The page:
Business Today

Competing to Go Native

Global fast food giant KFC launches a cheap potato burger exclusively for India just as rival McDonald's had done earlier.
Dearton Thomas Hector        Print Edition: May 12, 2013

Recent visitors at KFC outlets across the country have been getting a surprise - there is a new, 10-item, low-price menu on offer. Its highlight is the 'Potato Krisper', a vegetarian burger costing Rs 25, where the fried patty within consists almost entirely of potato. This was created exclusively for the Indian market, the first time the global fast food giant has done so. Indeed, it is also the first time KFC - known for its chicken items, marinated in a 'secret sauce' - has ever created a potato burger.

Other items on the new menu, called the 'Wow' menu, include 'Chicken Shotz - pieces of fried chicken - again available for Rs 25. 'Combos', where a fizzy drink or other accompaniments are offered along with the burger or the chicken fries, are available for just Rs 59. It is a steep price slash for KFC, where all other items cost a lot more - the popular 'Chicken Zinger', for instance, sells at Rs 99 a plate.

Not surprisingly, even more than the trendy music and decor at KFC outlets, the new bargain-basement menu has proved a great attraction for young people, especially students, whose disposable income is limited.

At the outlet in New Delhi's Connaught Place, for instance, a group of three - two girls and a boy - were relishing the Chicken Shotz. "We usually spend around Rs 100 per head when we come here with our friends," says Husna Syed, a student at Mata Sundri College for Women in the city. "Now we can eat a lot more for the same amount."

What prompted KFC to go native in India, 18 years after it entered the country? Industry watchers believe it is a belated effort to measure up to rival chain McDonald's 'Happy Price Menu' launched in 2004. That, in turn, was a cheap variant of McDonald's 'Dollar Menu' available in the United States.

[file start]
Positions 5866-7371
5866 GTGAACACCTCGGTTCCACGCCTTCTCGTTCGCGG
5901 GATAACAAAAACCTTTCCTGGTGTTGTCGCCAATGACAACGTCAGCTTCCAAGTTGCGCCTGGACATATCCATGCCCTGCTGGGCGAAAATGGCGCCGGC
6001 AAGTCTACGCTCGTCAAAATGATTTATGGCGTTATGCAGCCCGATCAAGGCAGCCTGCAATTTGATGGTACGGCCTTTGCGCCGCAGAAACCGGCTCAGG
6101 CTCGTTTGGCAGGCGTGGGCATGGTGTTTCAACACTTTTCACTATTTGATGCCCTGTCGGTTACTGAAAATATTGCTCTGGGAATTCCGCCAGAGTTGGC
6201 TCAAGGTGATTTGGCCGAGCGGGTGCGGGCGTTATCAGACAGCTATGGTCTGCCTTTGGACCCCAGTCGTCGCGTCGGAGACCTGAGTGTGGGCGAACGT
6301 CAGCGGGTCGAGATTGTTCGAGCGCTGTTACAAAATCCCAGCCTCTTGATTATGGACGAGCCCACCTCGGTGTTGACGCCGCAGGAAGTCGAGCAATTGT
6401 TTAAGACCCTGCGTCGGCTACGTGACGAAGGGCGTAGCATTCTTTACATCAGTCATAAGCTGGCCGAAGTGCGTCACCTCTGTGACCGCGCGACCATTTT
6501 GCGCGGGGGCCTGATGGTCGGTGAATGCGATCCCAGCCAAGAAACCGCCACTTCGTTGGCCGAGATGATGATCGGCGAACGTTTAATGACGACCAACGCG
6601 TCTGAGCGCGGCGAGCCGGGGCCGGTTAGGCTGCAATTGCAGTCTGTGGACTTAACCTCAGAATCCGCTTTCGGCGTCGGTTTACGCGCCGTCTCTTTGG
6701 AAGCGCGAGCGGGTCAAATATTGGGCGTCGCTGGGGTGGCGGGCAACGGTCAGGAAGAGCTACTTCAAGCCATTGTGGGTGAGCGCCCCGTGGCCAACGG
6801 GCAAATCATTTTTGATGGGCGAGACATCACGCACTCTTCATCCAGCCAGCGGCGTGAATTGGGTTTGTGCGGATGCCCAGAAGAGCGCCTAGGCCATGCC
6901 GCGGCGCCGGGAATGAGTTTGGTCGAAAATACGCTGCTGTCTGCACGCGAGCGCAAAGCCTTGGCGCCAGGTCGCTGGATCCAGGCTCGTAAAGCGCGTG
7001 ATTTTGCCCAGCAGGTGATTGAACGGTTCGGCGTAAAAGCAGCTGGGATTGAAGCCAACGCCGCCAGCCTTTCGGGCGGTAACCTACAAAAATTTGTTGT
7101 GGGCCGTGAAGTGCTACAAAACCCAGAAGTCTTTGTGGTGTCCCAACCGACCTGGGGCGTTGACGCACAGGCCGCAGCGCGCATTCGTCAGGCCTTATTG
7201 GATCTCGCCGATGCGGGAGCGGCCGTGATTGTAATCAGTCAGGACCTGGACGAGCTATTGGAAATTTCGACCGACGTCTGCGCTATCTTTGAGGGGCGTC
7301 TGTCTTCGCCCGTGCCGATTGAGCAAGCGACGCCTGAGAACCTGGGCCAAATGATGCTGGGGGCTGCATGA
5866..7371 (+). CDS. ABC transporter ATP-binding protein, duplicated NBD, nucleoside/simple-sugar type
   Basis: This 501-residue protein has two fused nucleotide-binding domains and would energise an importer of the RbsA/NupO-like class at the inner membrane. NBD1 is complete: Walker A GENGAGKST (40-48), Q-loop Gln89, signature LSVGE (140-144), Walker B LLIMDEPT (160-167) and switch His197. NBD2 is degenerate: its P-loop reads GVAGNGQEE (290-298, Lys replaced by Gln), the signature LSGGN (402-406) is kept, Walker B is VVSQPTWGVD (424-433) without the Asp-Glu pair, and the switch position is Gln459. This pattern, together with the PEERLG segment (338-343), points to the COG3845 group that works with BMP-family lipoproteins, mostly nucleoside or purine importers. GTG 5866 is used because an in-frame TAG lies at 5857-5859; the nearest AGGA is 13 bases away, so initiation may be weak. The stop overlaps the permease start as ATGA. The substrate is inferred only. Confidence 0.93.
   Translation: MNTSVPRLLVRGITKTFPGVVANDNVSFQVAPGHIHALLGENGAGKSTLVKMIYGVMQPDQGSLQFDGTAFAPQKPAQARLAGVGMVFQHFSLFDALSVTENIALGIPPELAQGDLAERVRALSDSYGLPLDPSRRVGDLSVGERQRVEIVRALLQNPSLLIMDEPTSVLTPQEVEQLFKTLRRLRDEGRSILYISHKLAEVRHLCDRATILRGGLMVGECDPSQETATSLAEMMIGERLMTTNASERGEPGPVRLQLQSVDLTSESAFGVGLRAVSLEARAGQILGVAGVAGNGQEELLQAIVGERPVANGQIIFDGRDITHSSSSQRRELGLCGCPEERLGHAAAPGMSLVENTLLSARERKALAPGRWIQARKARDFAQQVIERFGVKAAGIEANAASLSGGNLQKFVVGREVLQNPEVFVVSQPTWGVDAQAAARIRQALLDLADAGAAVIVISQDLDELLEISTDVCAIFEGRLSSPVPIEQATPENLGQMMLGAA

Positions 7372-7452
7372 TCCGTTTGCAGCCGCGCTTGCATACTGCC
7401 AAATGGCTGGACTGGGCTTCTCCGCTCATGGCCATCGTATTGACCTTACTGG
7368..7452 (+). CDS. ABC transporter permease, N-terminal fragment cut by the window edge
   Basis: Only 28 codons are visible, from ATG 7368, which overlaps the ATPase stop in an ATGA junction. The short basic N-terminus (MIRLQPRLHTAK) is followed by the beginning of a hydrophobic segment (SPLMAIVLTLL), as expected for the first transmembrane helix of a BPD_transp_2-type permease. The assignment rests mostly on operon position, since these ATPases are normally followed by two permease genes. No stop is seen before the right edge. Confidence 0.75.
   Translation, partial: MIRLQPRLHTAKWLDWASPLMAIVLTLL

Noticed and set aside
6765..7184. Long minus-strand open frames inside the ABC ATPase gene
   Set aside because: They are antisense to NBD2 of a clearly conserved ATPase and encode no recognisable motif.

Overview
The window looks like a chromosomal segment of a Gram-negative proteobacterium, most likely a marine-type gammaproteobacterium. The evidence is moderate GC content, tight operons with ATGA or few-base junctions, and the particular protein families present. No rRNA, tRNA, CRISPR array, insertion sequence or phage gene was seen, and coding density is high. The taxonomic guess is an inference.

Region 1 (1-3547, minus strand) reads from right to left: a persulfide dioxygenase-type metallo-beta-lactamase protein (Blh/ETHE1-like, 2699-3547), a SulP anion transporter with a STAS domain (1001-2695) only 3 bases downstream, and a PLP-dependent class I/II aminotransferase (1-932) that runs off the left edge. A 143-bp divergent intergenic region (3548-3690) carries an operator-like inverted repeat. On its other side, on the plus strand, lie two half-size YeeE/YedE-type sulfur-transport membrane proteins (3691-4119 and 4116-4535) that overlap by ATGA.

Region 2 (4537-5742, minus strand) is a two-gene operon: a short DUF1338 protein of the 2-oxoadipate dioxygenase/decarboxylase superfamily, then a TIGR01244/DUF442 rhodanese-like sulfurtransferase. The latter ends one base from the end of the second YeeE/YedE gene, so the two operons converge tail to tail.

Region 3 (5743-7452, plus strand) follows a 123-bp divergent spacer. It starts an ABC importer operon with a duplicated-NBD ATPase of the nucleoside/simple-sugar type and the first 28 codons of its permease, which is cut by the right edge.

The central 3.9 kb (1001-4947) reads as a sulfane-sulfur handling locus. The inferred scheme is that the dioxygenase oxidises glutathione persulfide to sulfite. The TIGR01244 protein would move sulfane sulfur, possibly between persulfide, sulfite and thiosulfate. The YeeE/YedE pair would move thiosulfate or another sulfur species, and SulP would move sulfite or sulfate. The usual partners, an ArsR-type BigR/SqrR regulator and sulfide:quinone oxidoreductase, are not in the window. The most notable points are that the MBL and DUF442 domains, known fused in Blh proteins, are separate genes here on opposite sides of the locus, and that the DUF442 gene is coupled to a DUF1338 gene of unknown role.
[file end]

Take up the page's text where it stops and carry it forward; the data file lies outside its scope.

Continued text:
The key feature of the Happy Price Menu too is a potato burger called McAloo Tikki, also priced currently at Rs 25. (It used to be Rs 20 when launched in 2004.) In comparison, McDonald's well known Chicken Maharaja Mac costs Rs 95. A part-bypart evaluation of the KFC and McDonald's potato burgers shows there is hardly any difference between them, though McAloo Tikki is a shade heavier. (See Counterpunch.)

Both McDonald's and KFC acknowledge that the low price strategy was adopted to expand their Indian presence. Indian taste buds were secondary this time - both already have vegetarian burgers on their menus. "India is a price sensitive market and the Happy Price Menu has helped us take our brand to the masses," says Vikram Bakshi, Joint Venture Partner and Managing Director, McDonald's India, North and East. Sandeep Kataria, Brand General Manager and Chief Marketing Officer, Yum Restaurants International, which owns KFC, echoes him. "Value never goes out of fashion," he says. "The current economic situation has put more strain on consumers' purses. But we want them to have a memorable experience without worrying too much about the cost."

Is it viable, selling at such rockbottom prices? Both outlets claim it is. "We are certainly not losing money," says McDonald's Bakshi. "We serve millions every day. The volumes help us build and sustain profits." Tarun Lal, KFC's General Manager for India and surrounding countries, agrees. "We also source our ingredients locally, and that helps," he says.

Industry watcher Ankur Bisen, Vice President and Head of Retail at consultancy firm, Technopak Advisors, points to the small size and low weight of the cheap offerings. "The product size is small," he says. "They save on the amount of food."

KFC's Lal never once mentions the McDonald's precedent, and maintains it was KFC's own research which led it to the Wow menu. "Our research showed consumer needs are different at different times of the day," he says. "Between 11 and 1 pm, as well as between 3 pm and 6.30 pm, people want snacks. They don't want heavy meals at these times and we wanted to meet this need."

Potato Krisper was test-marketed in Bangalore from October last year, and following its success there, launched at all of KFC's 230 stores across Indian cities from February this year.

Many more KFC stores are also in the offing. "We've grown three times in five years and plan to expand to 500 stores by 2015," adds Lal.

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